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Working Effectively with Indigenous Peoples™

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The Duty to Consult Just Keeps on Evolving

“The jurisprudence of this Court supports the view that the duty to consult and accommodate is part of a process of fair dealing and reconciliation that begins with the assertion of sovereignty and continues beyond formal claims resolution. Reconciliation is not a final legal remedy in the usual sense. Rather, it is a process flowing from rights guaranteed by s. 35(1)  of the Constitution Act, 1982 .”  [1]

 

For Aboriginal Peoples, federal and provincial governments, and resource development proponents, in terms of constitutionally protected Aboriginal rights, the “Crown’s duty to consult Aboriginal Peoples” is considered by many to be a primary foundational legal doctrine. The duty to consult opened the door for Aboriginal Peoples to utilize the courts to implement, exercise, and protect their rights; it provides the framework for Crown conduct in relation to consulting and accommodating Aboriginal and treaty rights; and, it is the basic ingredient for building reconciliation between the Crown and Aboriginal Peoples.

 

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Topics: Aboriginal Consultation and Engagement

Indigenous Peoples Reconciliation and Canada150

June is National Aboriginal History Month, and this year, the day after National Aboriginal History Month ends celebrations for Canada150 begin. Massive celebrations are planned across the country, as was the case for the centenary. This article will point out some issues that some Indigenous People might have with Canada150. We also would like to acknowledge that many Indigenous Peoples, such as Indigenous actor Adam Beach, who is an ambassador for the celebrations, are supportive of Canada150.

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Topics: Indian Act, Reconciliation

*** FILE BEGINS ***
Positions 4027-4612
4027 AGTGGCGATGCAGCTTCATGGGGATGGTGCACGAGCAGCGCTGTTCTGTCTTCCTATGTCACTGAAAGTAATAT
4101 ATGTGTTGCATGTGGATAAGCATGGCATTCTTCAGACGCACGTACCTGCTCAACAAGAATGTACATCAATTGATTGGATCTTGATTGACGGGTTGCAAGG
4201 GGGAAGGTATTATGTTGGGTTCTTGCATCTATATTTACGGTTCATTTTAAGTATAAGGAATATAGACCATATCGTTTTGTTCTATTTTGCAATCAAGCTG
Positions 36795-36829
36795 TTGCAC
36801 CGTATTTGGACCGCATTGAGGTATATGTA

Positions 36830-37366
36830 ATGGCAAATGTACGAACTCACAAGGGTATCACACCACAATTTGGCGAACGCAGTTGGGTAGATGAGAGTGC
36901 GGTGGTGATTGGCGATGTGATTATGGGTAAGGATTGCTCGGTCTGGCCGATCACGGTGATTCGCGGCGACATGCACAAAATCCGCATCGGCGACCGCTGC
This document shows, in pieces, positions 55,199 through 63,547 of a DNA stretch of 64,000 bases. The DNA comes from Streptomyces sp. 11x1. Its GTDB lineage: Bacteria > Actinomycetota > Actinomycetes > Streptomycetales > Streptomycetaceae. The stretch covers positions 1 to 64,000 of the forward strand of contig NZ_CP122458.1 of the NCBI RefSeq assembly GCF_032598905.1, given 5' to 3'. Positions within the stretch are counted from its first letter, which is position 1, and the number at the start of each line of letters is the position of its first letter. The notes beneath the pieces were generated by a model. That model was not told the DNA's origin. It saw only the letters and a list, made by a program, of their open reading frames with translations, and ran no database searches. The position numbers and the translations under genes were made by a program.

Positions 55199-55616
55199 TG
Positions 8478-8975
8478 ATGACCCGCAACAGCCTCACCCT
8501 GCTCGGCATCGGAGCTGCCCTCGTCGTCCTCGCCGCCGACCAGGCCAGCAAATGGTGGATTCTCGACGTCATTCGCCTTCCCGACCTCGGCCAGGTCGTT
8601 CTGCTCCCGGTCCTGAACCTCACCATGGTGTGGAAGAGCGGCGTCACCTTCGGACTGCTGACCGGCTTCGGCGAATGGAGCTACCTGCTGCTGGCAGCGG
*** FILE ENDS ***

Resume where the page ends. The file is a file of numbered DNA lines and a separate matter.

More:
National Aboriginal Day  21+ Important Indigenous People to Celebrate

To celebrate National Aboriginal Day on June 21 we have compiled a list of 21+ important Indigenous people from all walks of life. It is a random list of inspirational Indigenous leaders, artists, activists, journalists, veterans, musicians, comedians, authors, documentarians, athletes and “just plain folk” whose determination, and commitment to their passion and beliefs have, and continue to, improve Canada’s culture and social wellness. This is by no means a complete list - that would take a lifetime to compile - it is however a compilation of names that should, in this era of reconciliation, be familiar household names.

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Topics: Famous Aboriginal People, Aboriginal History

A Brief Look at Indian Hospitals in Canada

We would like to acknowledge that this article was framed from the research and writing of authors Maureen Lux (Separate Beds A History of Indian Hospitals in Canada, 1920s - 1980s) and Gary Geddes (Medicine Unbundled A Journey Through the Minefields of Indigenous Health Care).


In this article we use “Indian” as that was the term used at the time. For information on appropriate terminology, download our free ebook “Indigenous Peoples: A Guide to Terminology.

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Topics: Indian Act, Aboriginal Health

11 Challenges for Indigenous Businesses

All entrepreneurs face some challenges but not all entrepreneurs face the same challenges. Indigenous entrepreneurs face some challenges that those in the mainstream business sector do not, and the challenges faced by Indigenous entrepreneurs differ again, depending on factors that are unique to Indigenous entrepreneurs. For example, an entrepreneur setting up a business on-reserve may be impacted by the degree of remoteness and size of community whereas an Indigenous entrepreneur in an urban setting may be impacted by the absence of home community support. In this article we take a look at both business and social challenges for Indigenous businesses.